From four home runs to strong pitching, everything goes Orioles' way in 9-1 thumping of White Sox

Orioles manager Brandon Hyde talks about the good pitching, hitting, and defensive play that went into the 9-1 win over the White Sox. (Kenneth K. Lam, Baltimore Sun video)

Before Tuesday night’s game at Camden Yards, Orioles manager Brandon Hyde reiterated there will be more like Monday’s for this rebuilding team, as a competitive contest fizzled into a blowout defeat with a catcher on the pitcher’s mound. There’s hope, then, that this season will occasionally include nights like Tuesday’s.

The ball continued to fly out of Oriole Park on Tuesday night, but unlike the previous 11 games here, the home team provided the power, with the Orioles blasting four home runs in their 9-1 victory over the Chicago White Sox. They backed Andrew Cashner’s seven one-run innings with mostly spectacular defense; shortstop Richie Martin recorded the game’s second out with a diving stop, while right fielder Trey Mancini ended the first and third innings with leaping catches heading backwards. In the opposite corner, Dwight Smith Jr. jumped at the wall to deny Chicago’s Adam Engel of a two-run home run in the second.


“We played really well, all three phases,” Hyde said. “One of our better efforts of the year.”

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For what Smith took from the White Sox, he gave more to the Orioles, hitting a three-run shot in the fifth inning off Chicago right-hander Ivan Nova. Smith, back in the lineup for the first time after exiting Sunday’s game with right quadriceps tightness, has five home runs in 2019 after entering the campaign with two in his career.


“I’m just having fun,” Smith said. “Just playing the game the way I’ve always played it as a kid, and I just take that mentality every day.”

He was not alone in displaying his power. Renato Núñez homered for the fourth time this homestand with his solo shot in the third, a ball that left his bat at 111 mph and went a projected 421 feet, per Statcast data. Three batters later, Chris Davis hit his first Camden Yards home run of 2019, sending an elevated fastball out to left-center field. Combined with a second-inning single that scored Joey Rickard with the aid of a wild throw from Engel in center that sailed into the Chicago dugout, Davis improved to 9-for-23 since ending his record hitless streak, though he was retired in his final two at-bats.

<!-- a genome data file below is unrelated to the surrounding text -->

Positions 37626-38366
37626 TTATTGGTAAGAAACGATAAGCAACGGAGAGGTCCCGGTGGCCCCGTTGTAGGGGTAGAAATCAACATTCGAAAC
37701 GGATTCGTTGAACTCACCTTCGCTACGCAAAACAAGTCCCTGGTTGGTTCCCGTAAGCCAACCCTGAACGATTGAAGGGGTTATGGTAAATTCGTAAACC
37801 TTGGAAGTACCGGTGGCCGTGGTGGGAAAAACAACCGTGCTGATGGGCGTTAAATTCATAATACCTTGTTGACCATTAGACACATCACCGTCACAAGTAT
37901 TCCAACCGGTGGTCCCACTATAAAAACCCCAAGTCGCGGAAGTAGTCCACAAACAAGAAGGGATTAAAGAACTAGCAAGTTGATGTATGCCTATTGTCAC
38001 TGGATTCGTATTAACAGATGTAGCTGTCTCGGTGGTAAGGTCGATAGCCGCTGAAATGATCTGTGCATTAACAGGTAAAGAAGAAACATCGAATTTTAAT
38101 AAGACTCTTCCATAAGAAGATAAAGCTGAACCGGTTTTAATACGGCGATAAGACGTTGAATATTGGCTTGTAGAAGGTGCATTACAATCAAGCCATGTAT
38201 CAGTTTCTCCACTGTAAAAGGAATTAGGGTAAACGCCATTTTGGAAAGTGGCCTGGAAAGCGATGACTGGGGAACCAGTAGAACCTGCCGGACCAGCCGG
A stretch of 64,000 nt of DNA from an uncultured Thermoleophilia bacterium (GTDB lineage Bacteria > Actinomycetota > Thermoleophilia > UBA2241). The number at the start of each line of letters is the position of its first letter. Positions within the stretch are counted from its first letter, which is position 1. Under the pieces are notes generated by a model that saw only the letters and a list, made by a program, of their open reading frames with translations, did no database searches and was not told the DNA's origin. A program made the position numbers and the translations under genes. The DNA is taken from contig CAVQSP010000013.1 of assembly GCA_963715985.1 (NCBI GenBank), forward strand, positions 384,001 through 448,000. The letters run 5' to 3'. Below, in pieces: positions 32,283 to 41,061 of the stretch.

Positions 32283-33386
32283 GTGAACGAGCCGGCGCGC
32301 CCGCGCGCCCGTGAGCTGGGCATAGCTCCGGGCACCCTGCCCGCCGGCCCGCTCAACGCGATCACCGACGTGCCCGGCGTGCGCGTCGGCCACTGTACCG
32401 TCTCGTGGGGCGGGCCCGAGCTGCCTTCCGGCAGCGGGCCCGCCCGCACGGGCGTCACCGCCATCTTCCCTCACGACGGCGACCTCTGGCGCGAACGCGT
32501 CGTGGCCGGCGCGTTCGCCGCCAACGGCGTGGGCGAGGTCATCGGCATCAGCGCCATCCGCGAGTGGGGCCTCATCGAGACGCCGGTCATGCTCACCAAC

“It was probably pretty natural to press early,” Hyde said of Davis’ hitless start to the season. “A lot of stuff that he was having to answer to, maybe pressing to get off to a good start, then it doesn’t happen, and then having to answer about not getting a hit and all those things that were going on with him the first couple weeks. I think now you see a little bit more confident guy at the plate.

“CD’s feeling more confident. He’s feeling more comfortable. Kinda letting the game happen now instead of forcing the issue, and it’s great to see.”

The Orioles tagged Nova with nine runs when Rickard rocketed a fastball out to left field to score two more with his second home run of the year. Nova allowed 14 base runners, 11 via hits, in his four innings, and although the Orioles recorded no hits against Chicago’s relievers, their comfortable lead minimized such a qualm.

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Tim Anderson’s RBI single in the sixth inning after a triple by Yoan Moncada led to the only White Sox run, but it did little to dull a night of needed reprieve for an Orioles team that went 1-10 in its first 11 home games — including an 0-4 start to this homestand — while getting outscored 102-50 in those contests.

“I just think that we’ve played a lot of inconsistent baseball,” Cashner said. “I think we’ve showed some flashes of being really good in some certain areas, and I just think we’ve been really inconsistent, so I think the biggest thing for us is trying to find a way to be more consistent. If we can be more consistent, I think we’ll be a pretty good ballclub.”

Many of those opposing runs have come via home runs, but the Orioles permitted none for the second time in three games after seeing at least one opponent hit one out in 21 of their first 22 games. They enter the final week of April with nine more home runs allowed than any other team in major league history has forfeited before May 1.

But they treated an announced crowd 8,953 to a comfortable victory, which have been rare for a team that is 5-15 since beginning the season 4-1, and treated themselves to a night in which a young bullpen wasn’t tasked with keeping a deficit narrow. Instead, Paul Fry continued his strong sophomore season with a clean eighth before Gabriel Ynoa finished off the victory in the ninth, with second baseman Jonathan Villar and third baseman Rio Ruiz delivering more stellar plays.

The Orioles head into Wednesday’s finale looking for their first home series victory this season. It could be awhile before they enjoy another night like Tuesday’s, one in which development and success were perfectly in-sync, but it’s good to know they can happen on occasion.

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